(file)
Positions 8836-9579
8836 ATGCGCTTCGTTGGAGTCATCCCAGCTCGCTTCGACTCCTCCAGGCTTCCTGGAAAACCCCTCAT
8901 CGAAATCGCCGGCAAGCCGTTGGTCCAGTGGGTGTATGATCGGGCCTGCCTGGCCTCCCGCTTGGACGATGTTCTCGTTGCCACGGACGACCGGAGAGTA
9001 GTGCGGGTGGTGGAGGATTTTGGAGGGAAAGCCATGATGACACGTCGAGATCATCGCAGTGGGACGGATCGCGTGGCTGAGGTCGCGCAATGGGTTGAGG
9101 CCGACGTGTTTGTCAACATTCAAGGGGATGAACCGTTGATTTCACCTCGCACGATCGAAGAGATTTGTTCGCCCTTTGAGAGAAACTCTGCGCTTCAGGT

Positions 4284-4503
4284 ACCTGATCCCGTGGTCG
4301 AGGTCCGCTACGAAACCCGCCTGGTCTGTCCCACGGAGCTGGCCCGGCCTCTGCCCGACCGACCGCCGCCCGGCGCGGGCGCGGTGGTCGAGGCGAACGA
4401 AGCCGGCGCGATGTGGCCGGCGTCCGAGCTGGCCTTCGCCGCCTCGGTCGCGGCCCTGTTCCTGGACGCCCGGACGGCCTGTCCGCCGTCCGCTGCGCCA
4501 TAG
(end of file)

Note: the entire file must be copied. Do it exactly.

Positions 8836-9579
8836 ATGCGCTTCGTTGGAGTCATCCCAGCTCGCTTCGACTCCTCCAGGCTTCCTGGAAAACCCCTCAT
8901 CGAAATCGCCGGCAAGCCGTTGGTCCAGTGGGTGTATGATCGGGCCTGCCTGGCCTCCCGCTTGGACGATGTTCTCGTTGCCACGGACGACCGGAGAGTA
9001 GTGCGGGTGGTGGAGGATTTTGGAGGGAAAGCCATGATGACACGTCGAGATCATCGCAGTGGGACGGATCGCGTGGCTGAGGTCGCGCAATGGGTTGAGG
9101 CCGACGTGTTTGTCAACATTCAAGGGGATGAACCGTTGATTTCACCTCGCACGATCGAAGAGATTTGTTCGCCCTTTGAGAGAAACTCTGCGCTTCAGGT

Positions 4284-4503
4284 ACCTGATCCCGTGGTCG
4301 AGGTCCGCTACGAAACCCGCCTGGTCTGTCCCACGGAGCTGGCCCGGCCTCTGCCCGACCGACCGCCGCCCGGCGCGGGCGCGGTGGTCGAGGCGAACGA
4401 AGCCGGCGCGATGTGGCCGGCGTCCGAGCTGGCCTTCGCCGCCTCGGTCGCGGCCCTGTTCCTGGACGCCCGGACGGCCTGTCCGCCGTCCGCTGCGCCA
4501 TAG